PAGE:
Yesterday’s Speaking of Normal spotlights a reality of having a child with special needs that’s often overlooked – siblings. We’ve got three other boys in the house, and I can’t tell you how many times I’ve hurt for them, especially Jackson.
Jack’s the second in birth order, but he carries the responsibilities of the oldest. A wise woman pointed out, back when Jack was still a toddler, he displayed tendencies of first-born and second-born children. Like the boy from in the quote, Jack is often charged with caring for his older brother. Andrew is just beginning to share the responsibility, but it’s all Jack’s ever known.
I’ve talked to him about it multiple times, and I pray specifically for this issue regularly. I’m often torn because I love that the boys are developing a greater sense of compassion, but on the other hand, I don’t want them to become bitter. A couple of years ago we went to the “Jam with Ham” (the annual kickoff for Seminole hoops) and we sat right on the floor. Almost every player came over and gave Caedmon a high-five, a couple gave him T-shirts, but not a single player noticed his three brothers standing by his side. Don’t get me wrong, I’m thankful those guys reached out to Caedmon, and many of them have been out to help with Miracle Sports – Jack even became friends with Bernard James. I’m not faulting them in any way, but it’s a great illustration of what being the other one feels like.
In a weird form of irony, kids like Jack share a lot in common with the siblings of superstars. They all know the coldness of living in a shadow.
But having a superstar sibling is, in my opinion, easier to navigate. They could ride coat tails, they could be jealous or resentful, or they could feel proud for their siblings accomplishments, but each of those reactions could be understood by the common man.
What if your jealous that your brother gets to go to physical therapy?
What if your resentful that your brother’s in a wheelchair and gets all the attention?
How in the world do you feel appropriately proud?
We might tell LeBron’s brother, “I totally understand. I would feel the same way, but at least you get Heat tickets.”
What would we say to Jack? I’m afraid it would sound more like, “Grow up. Stop being so selfish. Don’t you know he’s got special needs?”
Easy for us to say.
These kids could be struggling with some pretty tormenting thoughts. Almost all of them love their extraordinary siblings more than life itself, and they desperately want them to be happy, but at the same time the “whys” and “what ifs” haunt their minds, racking them with guilt, self loathing, resentment, or who knows what. They need us to love them, in extraordinary ways.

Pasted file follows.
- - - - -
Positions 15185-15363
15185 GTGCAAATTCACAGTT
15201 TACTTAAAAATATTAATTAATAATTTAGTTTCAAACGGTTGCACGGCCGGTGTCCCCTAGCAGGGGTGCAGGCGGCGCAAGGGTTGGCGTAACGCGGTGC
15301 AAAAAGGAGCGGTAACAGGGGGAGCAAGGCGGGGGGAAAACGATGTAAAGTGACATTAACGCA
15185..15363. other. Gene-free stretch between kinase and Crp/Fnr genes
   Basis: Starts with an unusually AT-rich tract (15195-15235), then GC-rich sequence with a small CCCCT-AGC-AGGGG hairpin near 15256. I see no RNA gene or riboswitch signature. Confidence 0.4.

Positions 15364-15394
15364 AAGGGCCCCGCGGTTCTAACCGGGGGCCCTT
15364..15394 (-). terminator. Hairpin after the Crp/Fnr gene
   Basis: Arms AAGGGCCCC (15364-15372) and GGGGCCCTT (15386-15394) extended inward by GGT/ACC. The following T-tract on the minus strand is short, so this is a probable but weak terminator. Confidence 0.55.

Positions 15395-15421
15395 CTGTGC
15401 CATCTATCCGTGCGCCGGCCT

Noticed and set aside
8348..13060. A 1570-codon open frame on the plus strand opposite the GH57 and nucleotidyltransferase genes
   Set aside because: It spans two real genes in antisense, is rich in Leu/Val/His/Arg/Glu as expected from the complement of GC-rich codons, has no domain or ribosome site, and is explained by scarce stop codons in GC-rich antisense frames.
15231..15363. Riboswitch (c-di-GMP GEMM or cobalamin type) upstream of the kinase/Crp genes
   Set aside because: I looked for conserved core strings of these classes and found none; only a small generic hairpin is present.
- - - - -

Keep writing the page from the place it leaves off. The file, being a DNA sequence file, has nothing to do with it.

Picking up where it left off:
Try to understand. Can I encourage you to get a copy of the book, Being the Other One, by Kate Strohm? It’s a collection of essays, written by people who grew up as “the other one.” The one that always comes to mind was about a guy who purposefully failed athletically because he felt guilty succeeding where his brother could not. I never would have anticipated a reaction like that, but I’ve got my eyes open now. Like G.I. Joe used to say, “knowing is half the battle.”
Open the lines of communication. Encourage the kids to talk about their experiences. You’ve got to be careful not to plant unnecessary seeds, but you need to ask probing questions too. If you notice an overlooked moment, talk to them about it. If there’s a day where the kiddo carries a particularly heavy load, check on their heart. We cannot let momentary troubles fester into lifelong scars.
Give them one on one time. Extraordinary children get inordinate amounts of one on one time with parents. We sometimes don’t think of it that way because it’s trips to the therapist or appointments with specialists, but in the eyes of our little ones it’s alone time with mommy or daddy. We must make this a high priority so our kids never misunderstand medical necessity for preference.
Celebrate their moments. Because reaching benchmarks is so difficult, we often make a big deal about our extraordinary children’s successes. All the while, brother or sister is waving the picture they drew in the air, desperate for a celebration of their own. Again, it’s easy to overlook these moments because “other ones” achieve success easier, but in their eyes it’s all the same. They want us to tell them we’re proud of them, just like we are of their sibling.
Pray like crazy. This is a battle of the heart and mind. We can hug, support, celebrate, and focus with passion and consistency, yet still a wayward idea could take root. We won’t see every moment, and they won’t tell us every thought, so we must pray regularly for them.
Just like being an extraordinary child, being “the other one” isn’t easy, and they didn’t sign up for it. It’s part of their normal, but we must be mindful of their unique needs and struggles. Those little ones will show you feats of love and inclusion well beyond their years, but we cannot take for granted the load they carry. Remember, they’re special too.